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Exploration of cultural competence in an undergraduate physiotherapy programme

Stewart, Melrose (2012)
Ph.D. thesis, University of Birmingham.

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Abstract

Conflicting definitions, understanding and consequent limitations in identifying an appropriate body of knowledge present a major problem for educators who wish to define, adopt and teach cultural competence. A standardised meaning of the term enabling specified outcome measures to be identified could assist effective translation and evaluation of its contribution in developing professionalism in undergraduate health care education. In attempting to seek clarity, perception and relevance of cultural competence in a professional undergraduate programme, a review of the literature and a mixed methods case study of a cohort of 63 undergraduate physiotherapists were undertaken. Constructs of cultural competence were elicited using repertory grids and meanings explored with the use of questionnaires, interviews and evaluation in the teaching and learning of the topic. Results gave new insight into undergraduate physiotherapists’ perception of cultural competence vis-a-vis their clinical competence. Interpretations of perception and expressions of cultural competence varied throughout the literature but, despite this, specific learning and resource needs of students studying the topic were identified. Implications of cultural competence in developing professionalism within health care education were highlighted and evaluated. The need for further research into teaching and learning of the topic in physiotherapy education is supported by the study.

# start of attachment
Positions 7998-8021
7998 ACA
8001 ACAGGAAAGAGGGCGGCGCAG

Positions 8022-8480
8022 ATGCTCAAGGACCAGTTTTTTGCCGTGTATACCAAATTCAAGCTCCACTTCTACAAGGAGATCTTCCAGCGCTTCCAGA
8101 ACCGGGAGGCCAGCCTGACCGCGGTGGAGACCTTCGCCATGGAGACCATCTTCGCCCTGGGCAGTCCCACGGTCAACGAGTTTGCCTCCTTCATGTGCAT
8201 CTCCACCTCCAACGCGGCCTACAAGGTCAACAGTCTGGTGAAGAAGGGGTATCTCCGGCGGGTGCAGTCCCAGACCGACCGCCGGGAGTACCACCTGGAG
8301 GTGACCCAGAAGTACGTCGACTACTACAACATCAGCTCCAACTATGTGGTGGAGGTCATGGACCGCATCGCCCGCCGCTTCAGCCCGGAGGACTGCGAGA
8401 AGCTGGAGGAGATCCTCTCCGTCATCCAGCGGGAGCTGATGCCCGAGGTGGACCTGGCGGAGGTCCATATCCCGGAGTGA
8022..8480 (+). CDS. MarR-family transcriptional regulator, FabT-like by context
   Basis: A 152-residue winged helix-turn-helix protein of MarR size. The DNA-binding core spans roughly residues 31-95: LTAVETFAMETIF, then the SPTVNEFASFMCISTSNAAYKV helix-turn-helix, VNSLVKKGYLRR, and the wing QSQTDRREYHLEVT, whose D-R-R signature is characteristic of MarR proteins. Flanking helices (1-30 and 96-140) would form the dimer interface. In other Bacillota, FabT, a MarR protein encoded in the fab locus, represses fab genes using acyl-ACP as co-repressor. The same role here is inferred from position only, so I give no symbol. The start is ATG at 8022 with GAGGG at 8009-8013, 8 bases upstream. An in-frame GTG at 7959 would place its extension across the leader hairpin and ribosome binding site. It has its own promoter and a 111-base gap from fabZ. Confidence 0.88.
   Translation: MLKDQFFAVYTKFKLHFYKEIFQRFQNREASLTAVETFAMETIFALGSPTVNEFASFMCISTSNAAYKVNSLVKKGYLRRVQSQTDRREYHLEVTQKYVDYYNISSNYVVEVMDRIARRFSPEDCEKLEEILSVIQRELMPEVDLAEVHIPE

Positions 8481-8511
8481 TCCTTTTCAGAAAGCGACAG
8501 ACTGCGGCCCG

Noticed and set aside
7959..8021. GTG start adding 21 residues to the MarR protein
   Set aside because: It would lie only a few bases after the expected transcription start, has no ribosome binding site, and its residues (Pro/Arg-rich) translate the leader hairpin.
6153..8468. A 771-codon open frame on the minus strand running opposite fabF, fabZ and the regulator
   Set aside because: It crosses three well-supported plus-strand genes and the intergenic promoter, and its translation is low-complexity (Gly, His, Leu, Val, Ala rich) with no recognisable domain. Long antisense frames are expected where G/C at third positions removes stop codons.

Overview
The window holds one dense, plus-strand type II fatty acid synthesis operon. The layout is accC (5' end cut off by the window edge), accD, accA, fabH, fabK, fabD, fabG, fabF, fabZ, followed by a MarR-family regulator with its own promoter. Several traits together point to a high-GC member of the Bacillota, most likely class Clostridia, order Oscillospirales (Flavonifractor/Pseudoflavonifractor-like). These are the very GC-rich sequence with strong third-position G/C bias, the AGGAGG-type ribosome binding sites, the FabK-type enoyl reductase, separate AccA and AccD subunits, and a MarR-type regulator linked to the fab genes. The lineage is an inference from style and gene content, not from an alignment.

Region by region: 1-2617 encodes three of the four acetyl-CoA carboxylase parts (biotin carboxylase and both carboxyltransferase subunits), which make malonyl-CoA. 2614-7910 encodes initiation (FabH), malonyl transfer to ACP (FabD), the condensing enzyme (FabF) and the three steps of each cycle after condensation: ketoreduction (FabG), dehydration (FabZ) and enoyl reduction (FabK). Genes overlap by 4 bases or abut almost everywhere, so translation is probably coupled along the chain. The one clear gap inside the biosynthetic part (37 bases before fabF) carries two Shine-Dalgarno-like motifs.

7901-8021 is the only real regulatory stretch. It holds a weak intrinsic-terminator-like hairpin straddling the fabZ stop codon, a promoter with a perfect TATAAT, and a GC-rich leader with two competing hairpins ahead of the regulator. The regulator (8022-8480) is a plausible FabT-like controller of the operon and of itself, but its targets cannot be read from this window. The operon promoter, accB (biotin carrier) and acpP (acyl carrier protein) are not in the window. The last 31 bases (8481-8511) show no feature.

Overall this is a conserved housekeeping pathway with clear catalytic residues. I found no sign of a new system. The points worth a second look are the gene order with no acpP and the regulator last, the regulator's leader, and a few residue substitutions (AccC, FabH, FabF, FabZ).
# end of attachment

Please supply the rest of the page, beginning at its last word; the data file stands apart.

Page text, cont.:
Type of Work:Ph.D. thesis.
Supervisor(s):Bullock, Alison and McNab, Natasha
School/Faculty:Colleges (2008 onwards) > College of Social Sciences
Department:School of Education
Subjects:HT Communities. Classes. Races
LB2300 Higher Education
RM Therapeutics. Pharmacology
Institution:University of Birmingham
ID Code:3666
This unpublished thesis/dissertation is copyright of the author and/or third parties. The intellectual property rights of the author or third parties in respect of this work are as defined by The Copyright Designs and Patents Act 1988 or as modified by any successor legislation. Any use made of information contained in this thesis/dissertation must be in accordance with that legislation and must be properly acknowledged. Further distribution or reproduction in any format is prohibited without the permission of the copyright holder.
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